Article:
Gauteng Community Safety MEC Sizakele Nkosi-Malobane on Tuessday reassured the public that student l.
Looksmart Ngudle, pictured, finally returned home on Saturday.
It was an emotional and long-overdue return for his family - 43 three years to be exact. Ngudle, an uMkhonto weSizwe (MK) founder member in Western Cape, was killed in 1963. On Saturday his remains were reburied at his home at eMabheleni near King William's Town. Ngudle was born in 1922.
Speaking during the reburial, Deputy Defence Minister and ANC chairman of the Amathole region, Mluleki George warned that the hard-won freedom would be lost if people did not protect it.
"If we are not careful, it can be lost. We must make sure that we do not lose it. Some people even questioned our ability to run the country's economy. Look where we are today, the economy is growing," George said.
Archie Sibeko, who worked closely with Ngudle in MK, described him as a humble person who was always willing to listen to others and give his honest opinion.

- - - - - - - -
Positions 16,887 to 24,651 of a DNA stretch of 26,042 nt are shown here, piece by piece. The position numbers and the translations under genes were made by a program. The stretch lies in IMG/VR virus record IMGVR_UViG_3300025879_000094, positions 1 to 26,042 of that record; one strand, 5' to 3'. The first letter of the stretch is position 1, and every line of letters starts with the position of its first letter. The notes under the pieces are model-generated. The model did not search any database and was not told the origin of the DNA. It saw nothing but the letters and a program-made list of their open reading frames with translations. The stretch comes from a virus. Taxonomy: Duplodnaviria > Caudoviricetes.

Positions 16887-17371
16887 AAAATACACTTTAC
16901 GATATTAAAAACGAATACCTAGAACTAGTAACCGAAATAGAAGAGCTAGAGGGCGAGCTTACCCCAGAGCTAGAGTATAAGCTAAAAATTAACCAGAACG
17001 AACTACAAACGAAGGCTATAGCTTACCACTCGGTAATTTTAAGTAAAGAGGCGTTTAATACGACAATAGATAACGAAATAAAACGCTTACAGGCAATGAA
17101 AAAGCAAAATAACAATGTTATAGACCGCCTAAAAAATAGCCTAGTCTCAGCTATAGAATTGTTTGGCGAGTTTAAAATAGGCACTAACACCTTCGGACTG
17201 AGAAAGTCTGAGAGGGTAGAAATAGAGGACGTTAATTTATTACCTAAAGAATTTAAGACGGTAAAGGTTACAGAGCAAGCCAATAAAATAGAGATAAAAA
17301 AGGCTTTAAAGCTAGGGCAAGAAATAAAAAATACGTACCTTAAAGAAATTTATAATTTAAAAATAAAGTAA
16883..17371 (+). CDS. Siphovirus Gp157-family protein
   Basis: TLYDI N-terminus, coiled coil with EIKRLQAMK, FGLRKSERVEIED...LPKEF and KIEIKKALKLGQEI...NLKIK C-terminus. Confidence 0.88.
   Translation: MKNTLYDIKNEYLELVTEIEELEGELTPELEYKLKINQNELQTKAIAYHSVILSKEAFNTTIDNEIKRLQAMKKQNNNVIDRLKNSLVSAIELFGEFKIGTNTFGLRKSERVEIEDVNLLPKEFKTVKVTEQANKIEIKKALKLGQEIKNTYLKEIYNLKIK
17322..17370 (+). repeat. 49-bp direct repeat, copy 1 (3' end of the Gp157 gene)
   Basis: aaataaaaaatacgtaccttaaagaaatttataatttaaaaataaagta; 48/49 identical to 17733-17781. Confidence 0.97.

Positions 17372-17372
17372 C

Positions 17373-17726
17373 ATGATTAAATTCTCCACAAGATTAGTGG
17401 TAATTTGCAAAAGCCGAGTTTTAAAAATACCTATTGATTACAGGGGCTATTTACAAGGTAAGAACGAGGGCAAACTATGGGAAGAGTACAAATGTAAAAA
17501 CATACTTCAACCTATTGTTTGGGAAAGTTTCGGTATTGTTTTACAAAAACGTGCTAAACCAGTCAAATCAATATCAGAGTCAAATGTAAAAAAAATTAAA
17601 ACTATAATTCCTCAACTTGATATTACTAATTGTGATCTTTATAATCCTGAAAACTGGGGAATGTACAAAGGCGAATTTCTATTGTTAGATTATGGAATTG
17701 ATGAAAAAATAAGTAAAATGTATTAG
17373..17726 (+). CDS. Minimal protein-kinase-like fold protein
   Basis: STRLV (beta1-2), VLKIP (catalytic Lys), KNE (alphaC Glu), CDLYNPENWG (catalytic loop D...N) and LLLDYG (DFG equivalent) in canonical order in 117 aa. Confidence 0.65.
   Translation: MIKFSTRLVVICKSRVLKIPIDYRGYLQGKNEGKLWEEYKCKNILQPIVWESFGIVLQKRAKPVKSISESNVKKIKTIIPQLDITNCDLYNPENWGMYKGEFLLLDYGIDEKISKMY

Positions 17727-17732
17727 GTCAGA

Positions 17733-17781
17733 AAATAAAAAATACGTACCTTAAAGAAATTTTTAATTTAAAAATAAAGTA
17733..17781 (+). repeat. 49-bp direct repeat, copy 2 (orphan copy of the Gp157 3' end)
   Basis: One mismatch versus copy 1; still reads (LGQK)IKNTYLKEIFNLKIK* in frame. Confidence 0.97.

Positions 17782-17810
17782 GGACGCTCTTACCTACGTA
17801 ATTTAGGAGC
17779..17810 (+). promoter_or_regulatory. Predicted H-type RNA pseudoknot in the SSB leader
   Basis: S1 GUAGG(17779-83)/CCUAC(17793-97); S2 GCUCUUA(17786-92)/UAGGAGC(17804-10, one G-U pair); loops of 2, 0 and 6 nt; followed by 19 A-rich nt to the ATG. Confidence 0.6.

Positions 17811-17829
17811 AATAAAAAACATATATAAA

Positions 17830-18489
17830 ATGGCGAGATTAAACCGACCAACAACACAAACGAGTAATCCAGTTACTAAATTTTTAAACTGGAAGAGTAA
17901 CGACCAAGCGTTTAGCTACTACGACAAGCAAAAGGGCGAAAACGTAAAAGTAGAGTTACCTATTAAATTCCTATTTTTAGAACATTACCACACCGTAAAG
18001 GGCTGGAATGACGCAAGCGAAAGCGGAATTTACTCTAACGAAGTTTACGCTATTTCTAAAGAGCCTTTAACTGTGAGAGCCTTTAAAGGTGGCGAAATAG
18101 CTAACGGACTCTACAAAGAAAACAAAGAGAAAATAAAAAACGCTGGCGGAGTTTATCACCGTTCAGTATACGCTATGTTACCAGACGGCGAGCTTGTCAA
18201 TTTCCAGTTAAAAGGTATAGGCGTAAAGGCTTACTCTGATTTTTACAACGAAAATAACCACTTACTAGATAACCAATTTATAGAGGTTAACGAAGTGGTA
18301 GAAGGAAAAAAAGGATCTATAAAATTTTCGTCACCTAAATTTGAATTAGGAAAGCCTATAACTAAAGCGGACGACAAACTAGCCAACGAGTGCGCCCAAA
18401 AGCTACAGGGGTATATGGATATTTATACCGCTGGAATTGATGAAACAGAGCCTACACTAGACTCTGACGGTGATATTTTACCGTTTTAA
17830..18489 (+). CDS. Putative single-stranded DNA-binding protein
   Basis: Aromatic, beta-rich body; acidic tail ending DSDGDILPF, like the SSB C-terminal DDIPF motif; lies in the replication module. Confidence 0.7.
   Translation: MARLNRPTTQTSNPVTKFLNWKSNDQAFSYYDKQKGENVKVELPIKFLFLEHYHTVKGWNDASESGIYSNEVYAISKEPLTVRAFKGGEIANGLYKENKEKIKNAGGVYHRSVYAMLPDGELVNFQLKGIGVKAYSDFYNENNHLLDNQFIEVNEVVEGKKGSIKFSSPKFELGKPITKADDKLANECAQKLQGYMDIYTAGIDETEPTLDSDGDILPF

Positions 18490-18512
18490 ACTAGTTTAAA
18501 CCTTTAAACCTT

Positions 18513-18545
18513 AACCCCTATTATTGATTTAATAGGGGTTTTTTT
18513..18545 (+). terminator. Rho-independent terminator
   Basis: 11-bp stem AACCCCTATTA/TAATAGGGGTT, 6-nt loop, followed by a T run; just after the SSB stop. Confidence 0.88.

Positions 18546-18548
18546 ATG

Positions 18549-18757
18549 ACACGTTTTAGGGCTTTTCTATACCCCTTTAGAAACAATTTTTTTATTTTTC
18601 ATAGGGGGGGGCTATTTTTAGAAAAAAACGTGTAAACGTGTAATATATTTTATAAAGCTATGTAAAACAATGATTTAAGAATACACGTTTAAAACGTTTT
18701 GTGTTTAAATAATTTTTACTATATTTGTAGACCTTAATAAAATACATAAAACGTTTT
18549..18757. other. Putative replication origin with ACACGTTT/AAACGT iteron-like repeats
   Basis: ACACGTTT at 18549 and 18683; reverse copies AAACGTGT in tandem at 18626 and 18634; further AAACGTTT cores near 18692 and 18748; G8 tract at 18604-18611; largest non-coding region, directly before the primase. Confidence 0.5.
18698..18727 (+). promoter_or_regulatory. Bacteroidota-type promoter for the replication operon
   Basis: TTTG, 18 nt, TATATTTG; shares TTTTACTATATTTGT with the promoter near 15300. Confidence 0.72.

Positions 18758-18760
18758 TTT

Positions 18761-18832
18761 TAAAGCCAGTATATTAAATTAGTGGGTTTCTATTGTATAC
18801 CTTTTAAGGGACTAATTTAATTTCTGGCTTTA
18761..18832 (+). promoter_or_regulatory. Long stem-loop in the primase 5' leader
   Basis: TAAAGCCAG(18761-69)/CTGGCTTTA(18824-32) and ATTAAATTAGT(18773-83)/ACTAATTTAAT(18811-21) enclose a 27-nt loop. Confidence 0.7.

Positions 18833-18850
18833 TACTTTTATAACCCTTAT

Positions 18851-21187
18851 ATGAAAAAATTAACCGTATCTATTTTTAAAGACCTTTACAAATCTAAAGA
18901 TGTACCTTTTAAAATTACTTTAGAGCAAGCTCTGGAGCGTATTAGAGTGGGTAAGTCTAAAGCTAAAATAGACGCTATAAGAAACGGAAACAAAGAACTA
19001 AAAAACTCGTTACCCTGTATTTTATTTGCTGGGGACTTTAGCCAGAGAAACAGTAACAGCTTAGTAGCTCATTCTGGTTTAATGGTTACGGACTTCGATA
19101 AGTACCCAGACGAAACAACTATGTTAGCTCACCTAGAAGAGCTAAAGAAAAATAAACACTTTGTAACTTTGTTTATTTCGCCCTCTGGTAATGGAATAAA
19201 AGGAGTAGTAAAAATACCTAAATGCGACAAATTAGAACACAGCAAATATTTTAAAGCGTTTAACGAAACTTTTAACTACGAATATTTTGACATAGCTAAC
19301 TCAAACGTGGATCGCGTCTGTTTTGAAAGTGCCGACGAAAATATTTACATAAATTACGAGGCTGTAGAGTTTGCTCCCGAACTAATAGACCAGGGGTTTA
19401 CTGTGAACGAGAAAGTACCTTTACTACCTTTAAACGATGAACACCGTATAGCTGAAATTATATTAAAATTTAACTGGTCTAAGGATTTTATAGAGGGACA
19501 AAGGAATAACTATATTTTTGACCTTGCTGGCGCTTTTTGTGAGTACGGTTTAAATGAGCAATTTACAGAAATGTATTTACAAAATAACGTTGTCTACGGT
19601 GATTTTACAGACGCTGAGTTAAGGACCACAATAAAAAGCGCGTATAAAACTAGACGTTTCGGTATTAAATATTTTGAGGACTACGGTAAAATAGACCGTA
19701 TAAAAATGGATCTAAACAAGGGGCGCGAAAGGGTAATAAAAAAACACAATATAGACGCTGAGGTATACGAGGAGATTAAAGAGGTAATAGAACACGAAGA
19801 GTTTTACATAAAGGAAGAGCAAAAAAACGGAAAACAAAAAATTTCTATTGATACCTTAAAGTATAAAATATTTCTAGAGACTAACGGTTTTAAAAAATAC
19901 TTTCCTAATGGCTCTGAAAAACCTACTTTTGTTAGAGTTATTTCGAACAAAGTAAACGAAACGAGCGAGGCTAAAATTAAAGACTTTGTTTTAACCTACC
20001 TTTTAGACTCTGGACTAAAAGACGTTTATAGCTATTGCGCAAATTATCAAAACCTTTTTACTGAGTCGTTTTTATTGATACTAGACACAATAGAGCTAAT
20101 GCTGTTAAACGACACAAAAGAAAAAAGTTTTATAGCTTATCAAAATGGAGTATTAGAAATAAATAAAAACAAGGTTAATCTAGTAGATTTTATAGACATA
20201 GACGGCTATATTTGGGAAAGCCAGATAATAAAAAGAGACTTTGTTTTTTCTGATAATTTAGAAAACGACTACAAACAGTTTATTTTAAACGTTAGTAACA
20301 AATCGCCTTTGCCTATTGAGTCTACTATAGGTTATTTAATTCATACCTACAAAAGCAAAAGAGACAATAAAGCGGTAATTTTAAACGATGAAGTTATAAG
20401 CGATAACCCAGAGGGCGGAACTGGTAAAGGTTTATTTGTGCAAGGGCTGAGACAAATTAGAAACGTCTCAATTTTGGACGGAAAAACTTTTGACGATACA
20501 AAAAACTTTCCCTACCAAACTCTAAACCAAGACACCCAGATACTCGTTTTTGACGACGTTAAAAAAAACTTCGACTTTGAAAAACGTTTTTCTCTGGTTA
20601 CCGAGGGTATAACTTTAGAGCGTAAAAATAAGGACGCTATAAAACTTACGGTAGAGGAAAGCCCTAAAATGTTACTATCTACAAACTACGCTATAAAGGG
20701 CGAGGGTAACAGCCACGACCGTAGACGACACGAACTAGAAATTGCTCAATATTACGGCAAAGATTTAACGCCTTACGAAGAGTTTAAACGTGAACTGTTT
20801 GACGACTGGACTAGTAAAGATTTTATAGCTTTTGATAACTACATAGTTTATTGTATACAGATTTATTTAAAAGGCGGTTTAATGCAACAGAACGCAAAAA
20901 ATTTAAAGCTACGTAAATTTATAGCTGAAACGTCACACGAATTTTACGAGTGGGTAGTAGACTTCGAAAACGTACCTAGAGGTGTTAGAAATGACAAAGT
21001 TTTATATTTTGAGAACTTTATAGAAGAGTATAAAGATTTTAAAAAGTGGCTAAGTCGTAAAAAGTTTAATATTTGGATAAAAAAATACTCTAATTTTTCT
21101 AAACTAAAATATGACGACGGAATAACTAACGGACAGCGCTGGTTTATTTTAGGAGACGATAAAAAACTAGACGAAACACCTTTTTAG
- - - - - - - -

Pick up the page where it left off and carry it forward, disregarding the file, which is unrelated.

Ngudle's son, Siyanda, said the family was pleased he had finally been reburied at home. Although he did not know his father because he died when he was very young, Siyanda was glad his father had sacrificed his life for a good cause.
Ngudle and other MK cadres from Cape Town were detained soon after the introduction of the 90-day detention law in 1963. They were taken to Pretoria where they were interrogated and tortured by the security police.
On the morning of September 5 1963, Ngudle was found hanged in his cell at Pretoria North police station. The state buried him without informing his family. An inquest concluded his death was the result of suicide.
For years the Ngudle family tried to locate his remains. The National Prosecuting Authority finally traced his remains to a pauper's grave at Mamelodi Cemetery. The remains were exhumed on March 1. DNA tests at the University of the Western Cape positively identified Ngudle's remains.